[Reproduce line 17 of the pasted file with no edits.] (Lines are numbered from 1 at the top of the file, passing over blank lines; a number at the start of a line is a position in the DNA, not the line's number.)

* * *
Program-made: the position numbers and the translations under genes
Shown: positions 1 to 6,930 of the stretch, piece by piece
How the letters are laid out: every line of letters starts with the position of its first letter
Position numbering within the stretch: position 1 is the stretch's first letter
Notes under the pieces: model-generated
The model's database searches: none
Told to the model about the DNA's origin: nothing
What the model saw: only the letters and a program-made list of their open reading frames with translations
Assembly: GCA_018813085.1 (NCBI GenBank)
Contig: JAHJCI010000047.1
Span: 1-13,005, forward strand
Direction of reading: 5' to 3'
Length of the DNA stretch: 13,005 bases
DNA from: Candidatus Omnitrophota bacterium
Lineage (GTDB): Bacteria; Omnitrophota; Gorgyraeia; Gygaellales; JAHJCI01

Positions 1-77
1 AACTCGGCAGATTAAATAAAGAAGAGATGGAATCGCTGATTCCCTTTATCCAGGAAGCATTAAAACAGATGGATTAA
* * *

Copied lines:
1 AACTCGGCAGATTAAATAAAGAAGAGATGGAATCGCTGATTCCCTTTATCCAGGAAGCATTAAAACAGATGGATTAA